Your cannabis plants should receive as much direct sunlight as possible, ideally during midday, when the quality of light is best. As the season changes and fall approaches, your plants will get less and less sunlight throughout the day, which will trigger the flowering stage.
You also want to consider privacy and security. A lot of people want to conceal their gardens from judgmental neighbors and potential thieves. Tall fences and large shrubs or trees are your best bet, unless you live in a secluded area. Also, most state laws require that you keep cannabis plants concealed from the street.
You can plant directly into the ground, using the preexisting soil, but you’ll need to understand your soil’s composition and amend it accordingly. If you go this route, we recommend getting your soil tested, which will minimize headaches, and it’s easy and relatively inexpensive. A soil test will tell you the makeup and pH of your soil, any contaminants present, and will recommend materials and fertilizers to amend your soil.
We also advise against using nutrients designed for indoor weed growing—they are generally composed of synthetic mineral salts and can damage soil bacteria.
Heavy rains and high winds can cause physical damage to plants and reduce yields, and excessive moisture can lead to mold and powdery mildew, especially during the flowering stage.
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Sun. Fresh air. Soil. Growing cannabis outdoors offers a plethora of benefits for cultivators and cannabis plants alike. Everything from free resources to more time spent outside make it a worthwhile pursuit.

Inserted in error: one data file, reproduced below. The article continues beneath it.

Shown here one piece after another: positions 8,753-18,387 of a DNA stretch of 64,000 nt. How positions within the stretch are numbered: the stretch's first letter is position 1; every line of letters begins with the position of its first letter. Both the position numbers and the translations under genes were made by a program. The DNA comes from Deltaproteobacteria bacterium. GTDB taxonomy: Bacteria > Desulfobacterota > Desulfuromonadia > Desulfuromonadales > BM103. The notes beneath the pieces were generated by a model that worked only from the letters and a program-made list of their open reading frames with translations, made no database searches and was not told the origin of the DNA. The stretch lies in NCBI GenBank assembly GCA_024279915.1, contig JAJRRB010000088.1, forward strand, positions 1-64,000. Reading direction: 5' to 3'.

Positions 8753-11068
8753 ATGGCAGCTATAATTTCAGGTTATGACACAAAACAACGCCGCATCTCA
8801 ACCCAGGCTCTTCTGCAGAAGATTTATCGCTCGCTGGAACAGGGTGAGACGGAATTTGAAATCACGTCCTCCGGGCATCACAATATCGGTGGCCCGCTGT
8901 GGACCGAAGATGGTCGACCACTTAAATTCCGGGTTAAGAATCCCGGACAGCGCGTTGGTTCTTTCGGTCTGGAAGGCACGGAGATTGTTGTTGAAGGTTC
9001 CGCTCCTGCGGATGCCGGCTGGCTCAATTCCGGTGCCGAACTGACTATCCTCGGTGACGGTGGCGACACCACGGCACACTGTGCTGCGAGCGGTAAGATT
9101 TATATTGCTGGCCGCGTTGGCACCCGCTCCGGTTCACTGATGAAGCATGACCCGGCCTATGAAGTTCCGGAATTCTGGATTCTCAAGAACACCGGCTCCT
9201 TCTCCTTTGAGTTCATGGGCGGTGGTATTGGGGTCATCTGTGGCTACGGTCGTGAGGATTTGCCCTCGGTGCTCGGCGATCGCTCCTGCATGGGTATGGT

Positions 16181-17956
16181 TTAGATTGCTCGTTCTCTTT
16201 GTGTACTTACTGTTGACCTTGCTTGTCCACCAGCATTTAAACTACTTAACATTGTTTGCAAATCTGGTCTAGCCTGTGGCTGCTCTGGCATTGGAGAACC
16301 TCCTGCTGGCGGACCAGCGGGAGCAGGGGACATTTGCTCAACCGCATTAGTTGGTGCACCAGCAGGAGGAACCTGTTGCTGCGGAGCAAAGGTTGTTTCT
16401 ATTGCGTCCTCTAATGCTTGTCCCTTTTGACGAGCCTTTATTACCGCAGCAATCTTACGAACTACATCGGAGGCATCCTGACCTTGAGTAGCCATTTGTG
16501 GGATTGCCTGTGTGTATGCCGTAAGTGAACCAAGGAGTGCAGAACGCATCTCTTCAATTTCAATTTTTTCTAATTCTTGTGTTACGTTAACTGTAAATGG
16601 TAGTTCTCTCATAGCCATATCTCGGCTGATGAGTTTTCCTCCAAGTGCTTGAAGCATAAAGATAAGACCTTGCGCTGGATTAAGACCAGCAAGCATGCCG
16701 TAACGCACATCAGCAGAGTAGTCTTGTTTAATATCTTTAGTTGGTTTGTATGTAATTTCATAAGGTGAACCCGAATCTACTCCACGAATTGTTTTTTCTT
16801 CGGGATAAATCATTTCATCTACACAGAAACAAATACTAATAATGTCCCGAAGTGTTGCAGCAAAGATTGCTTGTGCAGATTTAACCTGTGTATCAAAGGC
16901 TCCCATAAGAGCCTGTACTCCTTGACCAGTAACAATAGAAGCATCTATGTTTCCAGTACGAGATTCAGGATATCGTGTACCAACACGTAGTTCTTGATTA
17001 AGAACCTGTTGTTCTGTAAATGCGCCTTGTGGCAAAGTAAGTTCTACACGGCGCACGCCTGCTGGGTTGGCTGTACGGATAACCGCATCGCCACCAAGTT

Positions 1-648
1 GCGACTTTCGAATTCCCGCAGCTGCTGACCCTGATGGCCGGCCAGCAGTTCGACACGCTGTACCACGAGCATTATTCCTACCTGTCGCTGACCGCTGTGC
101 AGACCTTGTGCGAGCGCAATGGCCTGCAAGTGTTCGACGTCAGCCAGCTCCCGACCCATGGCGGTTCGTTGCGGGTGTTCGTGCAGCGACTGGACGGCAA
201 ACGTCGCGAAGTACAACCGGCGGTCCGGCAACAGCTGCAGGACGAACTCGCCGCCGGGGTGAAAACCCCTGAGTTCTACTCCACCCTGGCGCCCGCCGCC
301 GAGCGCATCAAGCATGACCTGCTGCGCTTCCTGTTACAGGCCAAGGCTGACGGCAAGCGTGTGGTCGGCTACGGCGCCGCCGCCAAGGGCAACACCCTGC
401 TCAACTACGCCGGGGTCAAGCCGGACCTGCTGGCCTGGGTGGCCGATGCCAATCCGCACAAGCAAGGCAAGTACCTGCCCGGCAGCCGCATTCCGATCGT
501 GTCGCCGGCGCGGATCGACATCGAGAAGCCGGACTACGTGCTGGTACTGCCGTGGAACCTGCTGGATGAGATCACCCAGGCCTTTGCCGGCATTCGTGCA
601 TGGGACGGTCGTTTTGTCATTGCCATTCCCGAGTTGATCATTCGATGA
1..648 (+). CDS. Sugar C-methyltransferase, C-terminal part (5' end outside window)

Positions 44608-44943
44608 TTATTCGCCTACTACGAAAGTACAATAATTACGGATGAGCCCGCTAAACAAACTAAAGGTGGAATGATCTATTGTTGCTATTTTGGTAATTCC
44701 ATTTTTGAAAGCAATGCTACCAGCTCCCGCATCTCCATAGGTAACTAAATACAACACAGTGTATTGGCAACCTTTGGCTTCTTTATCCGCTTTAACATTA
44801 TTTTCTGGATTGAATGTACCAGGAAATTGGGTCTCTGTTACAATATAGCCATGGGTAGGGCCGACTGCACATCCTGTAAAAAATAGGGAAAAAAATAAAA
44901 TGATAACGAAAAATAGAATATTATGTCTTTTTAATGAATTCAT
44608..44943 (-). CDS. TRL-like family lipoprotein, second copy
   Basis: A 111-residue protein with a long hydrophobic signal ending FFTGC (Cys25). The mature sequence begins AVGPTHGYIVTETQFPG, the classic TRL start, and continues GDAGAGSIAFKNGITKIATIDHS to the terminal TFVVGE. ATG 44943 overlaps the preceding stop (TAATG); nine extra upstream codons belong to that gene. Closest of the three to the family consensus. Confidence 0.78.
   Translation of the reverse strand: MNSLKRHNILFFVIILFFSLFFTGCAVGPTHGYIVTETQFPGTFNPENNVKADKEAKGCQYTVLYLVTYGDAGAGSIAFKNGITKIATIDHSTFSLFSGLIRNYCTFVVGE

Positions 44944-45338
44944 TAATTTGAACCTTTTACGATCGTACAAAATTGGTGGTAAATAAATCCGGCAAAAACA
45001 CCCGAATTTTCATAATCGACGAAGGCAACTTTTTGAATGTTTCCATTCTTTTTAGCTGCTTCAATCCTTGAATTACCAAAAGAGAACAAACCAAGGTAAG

Greenhouses offer the best of both worlds. They make use of natural sunlight while offering the warmth and shelter of an indoor environment.
The seedling stage lasts around two weeks before the vegetative phase begins. Continue to raise plants indoors in colder regions until mid-April to meet temperature and light demands.
Excessive light pollution from street lights may cause cannabis to remain in (or revert to) a vegetative state. Growers facing these conditions should consider autoflowering strains. These varieties grow rapidly and don’t require a specific light cycle to begin and sustain flowering.
Watering can become quite the chore. Outdoor plants will receive rainfall, but also face the reality of droughts. While watering an entire cannabis garden or greenhouse each day can become a challenge, setting up an irrigation system makes it almost effortless.